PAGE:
One second, I was trailing behind my friend’s bike going down a weak descent. The next second, he was on the floor injured with a harsh road rash on his arms and legs.
I just thought to myself, “What was that? Was that even a fall? If it was, that was the lamest fall that I have ever seen in my whole bike riding experience.”
Right away, I stopped and leaned my bike against the nearest fence, adjacent to where he fell. My friend didn’t have the power to stand up so I had to help him with that. During all of this, I was reassuring my friend who had some serious road rashes on his left elbow and knee. He told me that he was “fine” and he apologized to me for falling. First of all, there wasn’t any reason for him to apologize. It was the other way around. He should’ve apologized to himself for making the decision to fall. To be honest, that fall was so lame that it was a decisive move.
All of a sudden, my friend started to lose unconsciousness and he had trouble seeing. Also, his skin started turning pale. Right away, I felt something wasn’t right. I told him to go lay down on the grass right next to the sidewalk but he just sat on the cement sidewalk and laid down. C’mon, you’re already injured and now you’re obstructing public pass ways? Anyways, that wasn’t much of a concern because nobody was walking on the sidewalks. Then I proceeded to give him my sunglasses for protection from the sun. It started working. He started to regain consciousness and a sense of vision.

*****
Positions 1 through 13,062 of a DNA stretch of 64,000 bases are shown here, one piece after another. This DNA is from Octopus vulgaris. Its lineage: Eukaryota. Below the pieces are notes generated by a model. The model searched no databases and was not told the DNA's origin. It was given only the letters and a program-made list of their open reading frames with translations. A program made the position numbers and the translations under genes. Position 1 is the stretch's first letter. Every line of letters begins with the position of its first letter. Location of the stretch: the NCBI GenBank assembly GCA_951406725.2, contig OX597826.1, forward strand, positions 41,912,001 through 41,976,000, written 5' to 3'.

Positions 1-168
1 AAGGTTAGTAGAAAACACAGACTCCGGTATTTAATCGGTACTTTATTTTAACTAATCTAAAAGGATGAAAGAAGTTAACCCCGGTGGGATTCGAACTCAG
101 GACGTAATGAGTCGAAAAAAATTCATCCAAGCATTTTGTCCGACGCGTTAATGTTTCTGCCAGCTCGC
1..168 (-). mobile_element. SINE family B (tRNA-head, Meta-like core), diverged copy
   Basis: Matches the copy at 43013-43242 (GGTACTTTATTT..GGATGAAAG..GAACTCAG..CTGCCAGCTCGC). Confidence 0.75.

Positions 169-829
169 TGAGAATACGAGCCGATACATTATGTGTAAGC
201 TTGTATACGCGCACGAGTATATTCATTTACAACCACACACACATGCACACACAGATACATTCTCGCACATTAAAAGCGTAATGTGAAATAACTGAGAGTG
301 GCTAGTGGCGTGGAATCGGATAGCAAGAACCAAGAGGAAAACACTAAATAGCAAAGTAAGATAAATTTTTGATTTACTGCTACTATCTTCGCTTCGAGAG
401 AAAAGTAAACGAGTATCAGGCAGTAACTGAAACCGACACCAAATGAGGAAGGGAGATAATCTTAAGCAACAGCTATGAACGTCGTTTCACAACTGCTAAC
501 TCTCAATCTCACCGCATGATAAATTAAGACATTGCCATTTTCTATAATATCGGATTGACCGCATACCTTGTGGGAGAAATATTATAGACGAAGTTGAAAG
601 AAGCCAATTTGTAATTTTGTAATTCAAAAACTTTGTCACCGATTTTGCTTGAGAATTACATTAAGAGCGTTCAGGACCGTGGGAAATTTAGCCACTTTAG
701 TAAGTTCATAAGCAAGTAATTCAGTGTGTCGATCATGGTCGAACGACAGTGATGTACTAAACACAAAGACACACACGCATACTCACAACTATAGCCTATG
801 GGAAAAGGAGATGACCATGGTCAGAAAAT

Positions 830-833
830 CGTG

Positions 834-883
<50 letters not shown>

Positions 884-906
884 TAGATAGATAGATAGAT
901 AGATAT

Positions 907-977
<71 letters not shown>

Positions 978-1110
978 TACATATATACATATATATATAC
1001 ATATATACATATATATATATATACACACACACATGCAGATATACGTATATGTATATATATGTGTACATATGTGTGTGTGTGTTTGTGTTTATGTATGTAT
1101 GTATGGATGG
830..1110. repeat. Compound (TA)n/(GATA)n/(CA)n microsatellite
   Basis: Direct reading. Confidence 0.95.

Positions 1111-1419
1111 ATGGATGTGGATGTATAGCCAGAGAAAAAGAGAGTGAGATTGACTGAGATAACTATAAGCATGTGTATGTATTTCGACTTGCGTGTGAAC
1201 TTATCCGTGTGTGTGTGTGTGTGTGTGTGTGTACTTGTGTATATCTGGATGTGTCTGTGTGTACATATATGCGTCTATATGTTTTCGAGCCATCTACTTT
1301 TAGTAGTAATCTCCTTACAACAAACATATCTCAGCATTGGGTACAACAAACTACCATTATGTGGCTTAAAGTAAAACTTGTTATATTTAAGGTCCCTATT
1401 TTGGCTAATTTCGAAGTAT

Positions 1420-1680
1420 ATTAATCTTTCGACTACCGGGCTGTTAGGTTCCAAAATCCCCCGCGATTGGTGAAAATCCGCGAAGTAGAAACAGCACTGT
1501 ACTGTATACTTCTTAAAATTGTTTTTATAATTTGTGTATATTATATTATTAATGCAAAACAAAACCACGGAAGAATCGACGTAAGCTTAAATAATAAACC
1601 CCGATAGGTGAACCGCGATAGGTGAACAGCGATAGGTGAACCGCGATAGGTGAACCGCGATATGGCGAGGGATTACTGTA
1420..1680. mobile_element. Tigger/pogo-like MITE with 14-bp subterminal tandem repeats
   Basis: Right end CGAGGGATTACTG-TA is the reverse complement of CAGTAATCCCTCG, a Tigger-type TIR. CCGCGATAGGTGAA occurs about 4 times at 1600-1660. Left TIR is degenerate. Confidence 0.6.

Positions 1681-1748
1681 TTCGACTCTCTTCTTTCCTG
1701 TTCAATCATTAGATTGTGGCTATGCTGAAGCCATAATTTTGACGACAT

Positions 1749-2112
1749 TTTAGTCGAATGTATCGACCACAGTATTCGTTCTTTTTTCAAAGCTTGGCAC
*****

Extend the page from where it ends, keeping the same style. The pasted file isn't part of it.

Finally, I went back to his bike to retrieve his water bottle. I proceeded to force feed him with water because he had trouble moving his arms. At this point, I felt like a Good Samaritan and a nurse. On the other side, what other choice did I have? His injuries didn’t seem that serious to call an ambulance and I couldn’t have just left him. Later on, I had to deal with pushing his bike and walking with him for four kilometers but that story is for another day. At that moment, I was surrounded with a feeling of peacefulness as I was with my one and only patient, which was my friend.